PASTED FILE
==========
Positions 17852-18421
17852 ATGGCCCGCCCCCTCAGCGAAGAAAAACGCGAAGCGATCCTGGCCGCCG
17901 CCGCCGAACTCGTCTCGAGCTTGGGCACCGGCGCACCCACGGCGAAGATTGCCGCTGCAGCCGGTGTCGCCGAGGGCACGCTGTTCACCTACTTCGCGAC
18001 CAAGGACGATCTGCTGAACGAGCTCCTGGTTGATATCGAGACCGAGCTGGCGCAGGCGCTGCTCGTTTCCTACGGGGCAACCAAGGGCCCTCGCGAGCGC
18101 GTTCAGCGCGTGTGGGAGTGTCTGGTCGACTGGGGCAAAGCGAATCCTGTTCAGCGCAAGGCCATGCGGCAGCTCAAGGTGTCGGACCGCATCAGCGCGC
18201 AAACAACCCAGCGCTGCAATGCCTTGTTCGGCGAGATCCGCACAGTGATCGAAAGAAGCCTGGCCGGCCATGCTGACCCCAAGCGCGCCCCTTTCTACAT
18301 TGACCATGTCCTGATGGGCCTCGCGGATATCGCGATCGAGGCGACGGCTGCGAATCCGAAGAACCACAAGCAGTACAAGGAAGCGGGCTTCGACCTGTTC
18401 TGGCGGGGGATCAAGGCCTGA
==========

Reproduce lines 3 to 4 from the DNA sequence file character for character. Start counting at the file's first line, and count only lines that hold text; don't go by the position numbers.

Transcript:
17901 CCGCCGAACTCGTCTCGAGCTTGGGCACCGGCGCACCCACGGCGAAGATTGCCGCTGCAGCCGGTGTCGCCGAGGGCACGCTGTTCACCTACTTCGCGAC
18001 CAAGGACGATCTGCTGAACGAGCTCCTGGTTGATATCGAGACCGAGCTGGCGCAGGCGCTGCTCGTTTCCTACGGGGCAACCAAGGGCCCTCGCGAGCGC